Courtesy of Roomie Bot

Mexican technology has not lagged behind amid the coronavirus emergency. In a matter of three weeks, the Roomie Bot company has developed RoomieBot Covid-19, a robot that identifies suspected coronavirus cases.

This robot takes patients’ temperatures and measures the amount of oxygen in their blood (to detect dyspnea), using an infrared thermometer and an oximeter. It is also able to verbally interact with patients, identify symptoms such as coughing, and collect demographic or clinical data.

“There’s no need to touch the robot to interact with it, as to do so would make it a point of contagion,” explains Hugo Alcántara, Director of Marketing for Roomie Bot. “We want to demonstrate that humanoid robotics can be a positive support for society and that this technology is being developed in Mexico.”

In order to design the robot in such a short period of time, the Mexican company Roomie Bot worked with two infectious diseases specialists and relied on technology from Intel and Amazon Web Services. The former provides artificial intelligence and processing solutions so that the robot can analyze large amounts of data, while the latter provides the cloud, machine learning, and the analysis and identification of people and places through Amazon Recognition.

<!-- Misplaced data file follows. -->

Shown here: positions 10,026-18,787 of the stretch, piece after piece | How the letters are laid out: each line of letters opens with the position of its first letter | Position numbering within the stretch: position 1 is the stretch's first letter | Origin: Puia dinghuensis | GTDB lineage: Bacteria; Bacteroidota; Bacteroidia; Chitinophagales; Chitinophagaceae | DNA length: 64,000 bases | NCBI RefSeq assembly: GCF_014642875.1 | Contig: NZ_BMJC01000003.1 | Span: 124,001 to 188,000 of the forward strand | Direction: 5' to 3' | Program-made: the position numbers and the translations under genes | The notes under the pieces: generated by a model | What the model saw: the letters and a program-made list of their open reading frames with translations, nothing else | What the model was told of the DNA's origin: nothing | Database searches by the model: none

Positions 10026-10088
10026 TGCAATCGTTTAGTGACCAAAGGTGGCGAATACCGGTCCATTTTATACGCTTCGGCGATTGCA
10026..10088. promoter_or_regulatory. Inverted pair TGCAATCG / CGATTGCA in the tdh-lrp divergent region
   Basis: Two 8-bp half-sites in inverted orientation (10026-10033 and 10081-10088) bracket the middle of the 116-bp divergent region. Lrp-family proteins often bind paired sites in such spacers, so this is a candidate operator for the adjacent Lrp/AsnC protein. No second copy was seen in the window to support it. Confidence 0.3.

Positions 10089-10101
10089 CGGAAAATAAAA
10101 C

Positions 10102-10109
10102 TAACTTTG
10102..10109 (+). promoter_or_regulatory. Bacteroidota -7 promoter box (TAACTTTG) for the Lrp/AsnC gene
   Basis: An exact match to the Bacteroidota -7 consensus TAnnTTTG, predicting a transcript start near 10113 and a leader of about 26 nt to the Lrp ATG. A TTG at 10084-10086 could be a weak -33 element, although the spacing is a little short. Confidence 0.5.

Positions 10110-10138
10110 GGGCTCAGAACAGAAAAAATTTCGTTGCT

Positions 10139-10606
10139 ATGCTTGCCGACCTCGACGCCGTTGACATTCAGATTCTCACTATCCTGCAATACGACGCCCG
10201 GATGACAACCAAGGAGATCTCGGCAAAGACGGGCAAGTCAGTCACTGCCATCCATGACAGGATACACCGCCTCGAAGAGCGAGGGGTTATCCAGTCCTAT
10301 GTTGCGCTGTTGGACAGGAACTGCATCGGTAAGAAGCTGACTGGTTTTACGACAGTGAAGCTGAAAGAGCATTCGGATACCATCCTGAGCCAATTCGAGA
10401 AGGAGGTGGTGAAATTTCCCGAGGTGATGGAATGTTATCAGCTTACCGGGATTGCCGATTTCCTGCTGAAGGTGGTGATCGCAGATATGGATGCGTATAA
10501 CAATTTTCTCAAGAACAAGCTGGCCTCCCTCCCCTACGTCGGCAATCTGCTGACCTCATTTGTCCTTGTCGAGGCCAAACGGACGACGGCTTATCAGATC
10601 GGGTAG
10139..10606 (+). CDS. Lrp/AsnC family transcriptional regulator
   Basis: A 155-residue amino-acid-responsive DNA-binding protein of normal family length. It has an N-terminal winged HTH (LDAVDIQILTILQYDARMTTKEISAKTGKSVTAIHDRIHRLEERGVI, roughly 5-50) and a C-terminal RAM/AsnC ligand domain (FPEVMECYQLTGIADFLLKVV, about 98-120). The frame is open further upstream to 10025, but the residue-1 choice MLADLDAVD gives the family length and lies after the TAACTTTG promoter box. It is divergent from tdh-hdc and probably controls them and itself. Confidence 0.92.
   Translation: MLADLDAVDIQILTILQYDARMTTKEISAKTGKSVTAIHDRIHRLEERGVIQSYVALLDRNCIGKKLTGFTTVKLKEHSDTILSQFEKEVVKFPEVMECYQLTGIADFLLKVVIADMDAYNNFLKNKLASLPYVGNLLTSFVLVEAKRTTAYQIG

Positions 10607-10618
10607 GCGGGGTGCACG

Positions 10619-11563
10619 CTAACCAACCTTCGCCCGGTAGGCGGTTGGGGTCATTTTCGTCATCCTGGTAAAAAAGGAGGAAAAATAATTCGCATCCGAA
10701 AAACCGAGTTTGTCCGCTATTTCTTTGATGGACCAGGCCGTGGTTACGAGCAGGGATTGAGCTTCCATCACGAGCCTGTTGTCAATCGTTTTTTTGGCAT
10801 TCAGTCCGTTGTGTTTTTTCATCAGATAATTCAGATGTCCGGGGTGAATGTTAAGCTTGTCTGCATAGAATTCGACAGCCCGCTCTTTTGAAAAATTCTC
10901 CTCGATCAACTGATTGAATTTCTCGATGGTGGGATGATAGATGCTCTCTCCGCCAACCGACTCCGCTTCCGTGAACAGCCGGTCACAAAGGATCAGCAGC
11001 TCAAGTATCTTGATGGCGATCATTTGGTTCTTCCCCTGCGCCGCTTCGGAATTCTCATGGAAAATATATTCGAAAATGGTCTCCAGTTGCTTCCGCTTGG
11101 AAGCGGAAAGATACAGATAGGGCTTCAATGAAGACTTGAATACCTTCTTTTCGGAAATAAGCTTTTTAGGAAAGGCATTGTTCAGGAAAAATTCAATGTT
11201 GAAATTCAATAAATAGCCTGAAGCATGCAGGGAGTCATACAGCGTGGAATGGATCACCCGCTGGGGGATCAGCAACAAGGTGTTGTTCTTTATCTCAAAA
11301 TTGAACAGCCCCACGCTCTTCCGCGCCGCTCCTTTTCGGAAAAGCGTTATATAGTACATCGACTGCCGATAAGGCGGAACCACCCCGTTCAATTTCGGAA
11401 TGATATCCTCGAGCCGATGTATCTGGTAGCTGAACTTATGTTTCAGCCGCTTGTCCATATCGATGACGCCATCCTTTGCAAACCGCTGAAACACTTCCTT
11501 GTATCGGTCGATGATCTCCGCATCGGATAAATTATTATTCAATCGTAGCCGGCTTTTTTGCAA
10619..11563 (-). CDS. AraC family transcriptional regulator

“Robotics has become more important since Covid-19 because it allows you to maintain a safe distance and avoid contagion”, says Alcántara. “With this development, hospitals can have another form of first contact and information gathering, so that doctors can make decisions regarding specific treatment later.”

Currently, the Mexican firm has the capacity to deploy 100 robots that can be used in hospitals, businesses, and airports. 50% of the manufacturing cost is covered by the Roomie Bot company and the other 50%, approximately 600,000 pesos, by the organization that decides to acquire the robot.

In addition to the RoomieBot Covid-19, a robot called A-NÍMO is also used in Mexico to treat patients and prevent the infection of health workers. This is used by doctors at the San José Hospital, part of the Tec Salud system, and helps to carry out remote consultations with patients diagnosed with coronavirus.

A-NÍMO has a loudspeaker, six microphones and two movable cameras that allow a wide view of rooms and patients, who can both see their doctors on a screen and hear them.

Both RoomieBot Covid-19 and Á-NIMO can undertake an average of 60 consultations per charge and have a battery that lasts for up to eight hours.

Robots in many parts of the world have been used to take temperatures, distribute hand sanitizer, deliver motivational messages, and disinfect spaces. Health experts warn that some social distancing measures may be necessary until 2021. In this context, the disinfection company UVD Robots believes that there may be higher demand for robotic workers in offices, airports, and schools.


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